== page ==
Faux Security Program is a RAT

Friday, August 15, 2014 @ 05:08 PM gHale

Malware acting as a security program is at the center of an attack targeting Google Android users in Europe.

An email spam campaign, found in Poland, was distributing a version of the SandroRAT with the name ‘Kaspersky_Mobile_Security.apk, said McAfee researcher Carlos Castillo.

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“The email tries to scare a user with the following subject: “Uwaga! Wykryto szkodliwe oprogramowanie w Twoim telefonie!” (“Caution! Detected malware on your phone!”), he said in a blog post.

In the body of the message, the email claims a bank is providing the security software as a means to help customers detect malware targeting mobile transaction numbers (mTAN). Mobile transaction numbers authenticate online banking transactions. Rather than an edition of security software from Kaspersky Lab however, the recipient of the email is actually getting malware. In Germany, the malware is spreading via SMS text messages.

“Spam campaigns (via SMS or email) are becoming a very popular way to distribute Android malware, which can steal personal information or even obtain complete control of a device with tools like SandroRAT,” Castillo said. “This attack gains credence with the appearance of a bank offering security solutions against banking malware, a typical behavior of legitimate banks.”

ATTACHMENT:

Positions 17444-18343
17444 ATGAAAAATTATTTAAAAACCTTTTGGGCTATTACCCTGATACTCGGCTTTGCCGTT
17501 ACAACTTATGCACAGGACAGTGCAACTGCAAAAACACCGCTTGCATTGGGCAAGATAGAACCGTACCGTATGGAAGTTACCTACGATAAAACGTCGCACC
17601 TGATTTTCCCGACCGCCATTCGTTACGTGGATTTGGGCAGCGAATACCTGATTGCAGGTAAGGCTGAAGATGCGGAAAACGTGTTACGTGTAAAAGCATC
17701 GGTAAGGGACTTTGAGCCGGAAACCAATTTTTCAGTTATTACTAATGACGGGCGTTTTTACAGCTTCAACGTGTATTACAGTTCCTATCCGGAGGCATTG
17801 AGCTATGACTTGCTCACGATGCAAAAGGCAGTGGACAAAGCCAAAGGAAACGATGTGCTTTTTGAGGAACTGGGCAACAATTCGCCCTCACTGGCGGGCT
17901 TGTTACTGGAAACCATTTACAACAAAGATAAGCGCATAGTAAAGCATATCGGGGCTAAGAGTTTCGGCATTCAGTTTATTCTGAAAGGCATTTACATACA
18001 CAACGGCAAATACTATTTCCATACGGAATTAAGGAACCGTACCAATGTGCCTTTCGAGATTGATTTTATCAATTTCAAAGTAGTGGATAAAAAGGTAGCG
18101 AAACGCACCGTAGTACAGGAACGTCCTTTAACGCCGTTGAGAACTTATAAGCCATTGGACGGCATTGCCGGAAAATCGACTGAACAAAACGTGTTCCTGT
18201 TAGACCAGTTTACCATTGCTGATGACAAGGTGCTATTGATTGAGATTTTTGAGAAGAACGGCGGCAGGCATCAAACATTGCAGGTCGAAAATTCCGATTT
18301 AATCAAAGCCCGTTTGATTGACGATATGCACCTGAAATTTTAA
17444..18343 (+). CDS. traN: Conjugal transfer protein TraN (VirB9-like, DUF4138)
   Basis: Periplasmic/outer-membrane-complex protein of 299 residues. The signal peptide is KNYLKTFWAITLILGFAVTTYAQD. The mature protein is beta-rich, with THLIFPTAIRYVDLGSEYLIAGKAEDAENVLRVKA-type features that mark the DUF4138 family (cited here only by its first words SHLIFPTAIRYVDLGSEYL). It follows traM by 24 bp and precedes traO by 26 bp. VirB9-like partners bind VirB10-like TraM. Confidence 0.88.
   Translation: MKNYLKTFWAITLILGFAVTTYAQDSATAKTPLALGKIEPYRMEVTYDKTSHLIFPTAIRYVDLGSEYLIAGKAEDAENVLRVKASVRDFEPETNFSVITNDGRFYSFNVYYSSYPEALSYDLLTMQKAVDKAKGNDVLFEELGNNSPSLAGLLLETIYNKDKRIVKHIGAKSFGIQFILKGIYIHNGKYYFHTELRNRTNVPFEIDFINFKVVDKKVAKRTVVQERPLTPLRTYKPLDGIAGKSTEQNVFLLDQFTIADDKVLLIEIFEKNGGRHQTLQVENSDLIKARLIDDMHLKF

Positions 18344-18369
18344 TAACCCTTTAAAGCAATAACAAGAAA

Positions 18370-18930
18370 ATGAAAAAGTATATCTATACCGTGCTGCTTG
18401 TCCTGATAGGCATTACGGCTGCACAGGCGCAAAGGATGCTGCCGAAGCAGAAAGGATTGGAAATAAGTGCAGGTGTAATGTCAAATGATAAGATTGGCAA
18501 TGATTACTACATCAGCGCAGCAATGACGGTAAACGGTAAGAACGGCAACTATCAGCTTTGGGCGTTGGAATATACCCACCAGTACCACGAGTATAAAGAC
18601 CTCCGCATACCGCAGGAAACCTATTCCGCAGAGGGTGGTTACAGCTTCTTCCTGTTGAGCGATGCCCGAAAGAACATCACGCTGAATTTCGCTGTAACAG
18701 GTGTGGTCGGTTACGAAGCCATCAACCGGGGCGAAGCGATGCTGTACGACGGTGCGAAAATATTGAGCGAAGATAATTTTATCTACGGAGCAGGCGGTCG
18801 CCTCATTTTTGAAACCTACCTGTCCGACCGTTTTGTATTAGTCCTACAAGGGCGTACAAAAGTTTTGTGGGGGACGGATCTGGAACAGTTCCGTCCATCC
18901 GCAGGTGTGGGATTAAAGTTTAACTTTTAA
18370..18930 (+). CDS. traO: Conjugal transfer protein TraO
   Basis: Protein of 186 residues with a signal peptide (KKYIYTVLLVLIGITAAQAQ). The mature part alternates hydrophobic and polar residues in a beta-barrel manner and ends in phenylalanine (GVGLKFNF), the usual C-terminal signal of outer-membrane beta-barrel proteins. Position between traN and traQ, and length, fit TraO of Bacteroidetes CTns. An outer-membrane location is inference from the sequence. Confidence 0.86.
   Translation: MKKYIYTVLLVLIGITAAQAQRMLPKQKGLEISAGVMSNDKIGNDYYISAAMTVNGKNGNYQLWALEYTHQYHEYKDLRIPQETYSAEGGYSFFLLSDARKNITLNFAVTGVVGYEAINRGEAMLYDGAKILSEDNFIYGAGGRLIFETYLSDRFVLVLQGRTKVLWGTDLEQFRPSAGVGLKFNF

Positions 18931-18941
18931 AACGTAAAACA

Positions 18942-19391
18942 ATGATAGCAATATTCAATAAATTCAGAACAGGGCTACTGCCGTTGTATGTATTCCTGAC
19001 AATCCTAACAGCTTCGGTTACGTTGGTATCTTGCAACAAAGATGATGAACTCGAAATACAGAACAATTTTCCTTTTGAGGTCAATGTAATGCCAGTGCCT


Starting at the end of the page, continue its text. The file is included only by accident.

SandroRat turned up in hacking community forums last year, and its source code is for sale on the Internet.

Once on the phone, the malware can execute a series of commands, including stealing information such as SMS messages and contact lists and intercepting and recording phone calls.

“A novel functionality of this threat is its ability to access the encrypted Whatsapp chats (available in the path /WhatsApp/Databases/msgstore.db.crypt5 on the SD card) and obtain the unique encryption key using the Google email account of the device to get the chats in plain text and store them in the file waddb.sr,” Castillo said.

“This decryption routine will not work with Whatsapp chats encrypted by the latest version of the application because the encryption scheme (crypt7) has been updated to make it stronger (using a unique server salt),” he said. “Whatsapp users should update the app to the latest version.”

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